When I first heard them, I was 14 or 15 and into a lot of heavy-metal and hard-rock music. I think I was at a girl's house. I remember hearing those boot stomps to "Holidays in the Sun." And then the guitar came roaring through like thunder. By the time Lydon's vocal came in, I definitely wanted to destroy my past and create something new for myself. That's sort of the impact that they always had on me and my music. When I'm trying to create something, I always refer to the Sex Pistols, because they show you what the possibilities are in music. You don't have to emulate them, but thanks to them, you can take it anywhere.

59

Aerosmith

By Slash 

I don't think this generation has a clue what classic Aerosmith was all about. But they were the template for what I do, as well as plenty of bands that came after Guns n' Roses: Soundgarden, Nirvana, Alice in Chains and Pearl Jam all owed a serious debt to old-school Aerosmith.

My big awakening happened when I was 14 years old. I'd been trying to get into this older girl's pants for a while, and she finally let me come over to her house. We hung out, smoked some pot and listened to Aerosmith's Rocks. It hit me like a fucking ton of bricks. I sat there listening to it over and over, and totally blew off this girl. I remember riding my bike back to my grandma's house knowing that my life had changed forever. Now I identified with something.

The key to Rocks is the first two songs — "Back in the Saddle" and "Last Child." That combination just ripped my head off. But my favorite song on the record has always been "Nobody's Fault," which is the second song on the B side. Aerosmith had an aggressive, psychotic, drugged-out vibe, but at the same time they had a Stones-y blues thing going on. There was just nothing cooler than Aerosmith coming out of America at that point. What else was there? Foghat?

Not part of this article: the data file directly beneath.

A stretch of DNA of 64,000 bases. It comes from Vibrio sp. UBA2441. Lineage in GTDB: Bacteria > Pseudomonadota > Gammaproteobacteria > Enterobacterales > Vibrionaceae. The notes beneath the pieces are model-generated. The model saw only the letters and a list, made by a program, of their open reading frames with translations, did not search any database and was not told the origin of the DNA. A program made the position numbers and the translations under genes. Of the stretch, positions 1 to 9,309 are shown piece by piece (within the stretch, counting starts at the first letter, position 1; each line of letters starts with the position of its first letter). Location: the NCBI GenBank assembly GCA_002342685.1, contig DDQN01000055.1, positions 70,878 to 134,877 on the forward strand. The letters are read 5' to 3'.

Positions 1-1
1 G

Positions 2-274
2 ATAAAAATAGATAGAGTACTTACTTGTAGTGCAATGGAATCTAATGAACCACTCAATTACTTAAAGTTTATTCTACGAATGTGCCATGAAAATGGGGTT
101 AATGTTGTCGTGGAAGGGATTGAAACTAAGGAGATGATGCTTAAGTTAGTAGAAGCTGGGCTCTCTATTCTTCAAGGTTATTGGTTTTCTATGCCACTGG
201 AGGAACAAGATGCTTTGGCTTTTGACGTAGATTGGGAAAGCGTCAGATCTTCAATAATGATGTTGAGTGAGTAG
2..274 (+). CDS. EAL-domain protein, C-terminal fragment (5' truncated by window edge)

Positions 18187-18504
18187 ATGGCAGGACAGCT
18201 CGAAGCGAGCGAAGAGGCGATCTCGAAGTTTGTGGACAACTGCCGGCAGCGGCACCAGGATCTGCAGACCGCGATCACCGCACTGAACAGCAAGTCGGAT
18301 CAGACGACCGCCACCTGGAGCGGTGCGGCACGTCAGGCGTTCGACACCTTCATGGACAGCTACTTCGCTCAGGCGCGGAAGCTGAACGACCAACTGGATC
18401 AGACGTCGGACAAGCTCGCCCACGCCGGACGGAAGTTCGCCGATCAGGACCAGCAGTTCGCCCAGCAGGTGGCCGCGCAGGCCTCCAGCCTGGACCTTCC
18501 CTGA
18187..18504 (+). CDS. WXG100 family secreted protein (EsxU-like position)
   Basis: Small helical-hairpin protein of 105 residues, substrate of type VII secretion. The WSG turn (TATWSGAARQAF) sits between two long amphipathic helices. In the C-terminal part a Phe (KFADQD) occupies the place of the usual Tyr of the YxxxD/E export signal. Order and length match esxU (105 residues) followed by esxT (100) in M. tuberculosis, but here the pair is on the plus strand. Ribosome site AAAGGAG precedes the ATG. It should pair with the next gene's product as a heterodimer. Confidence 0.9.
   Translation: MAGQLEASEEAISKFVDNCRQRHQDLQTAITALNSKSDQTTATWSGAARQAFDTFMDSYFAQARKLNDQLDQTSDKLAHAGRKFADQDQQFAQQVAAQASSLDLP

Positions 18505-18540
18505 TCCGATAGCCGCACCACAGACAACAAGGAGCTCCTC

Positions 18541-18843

When I was just starting to learn how to play guitar, Aerosmith gave me the shove I needed. I identified with Joe Perry's image, both soundwise and visually. He was streamlined in a way that reminded me of Keith Richards, was always wasted and had a careless guitar style that was really cool. But I was also totally into Brad Whitford's guitar solos, and he had a more direct influence on the way I play than anybody realizes. And anyone who sings needs to be exposed to Steven Tyler.

My first Aerosmith concert was in 1978, at a festival with Van Halen — they were incredibly loud and I barely recognized a note, but it was still the most bitchin' thing I'd ever seen. Soon after that, they broke up, which to me marked the end of Seventies rock. The next time I saw them was when they got back together six years later, and they were amazing. When Aerosmith are in the groove, they're just rock-solid. Not too long after that, Guns n' Roses were asked to open for Aerosmith on their Permanent Vacation tour. We went to their manager's hotel room, and while he was in the bathroom we ordered $1,500 worth of room service and trashed the place. But they must have liked us a lot, because they put us on the bill anyway, and I've known them ever since.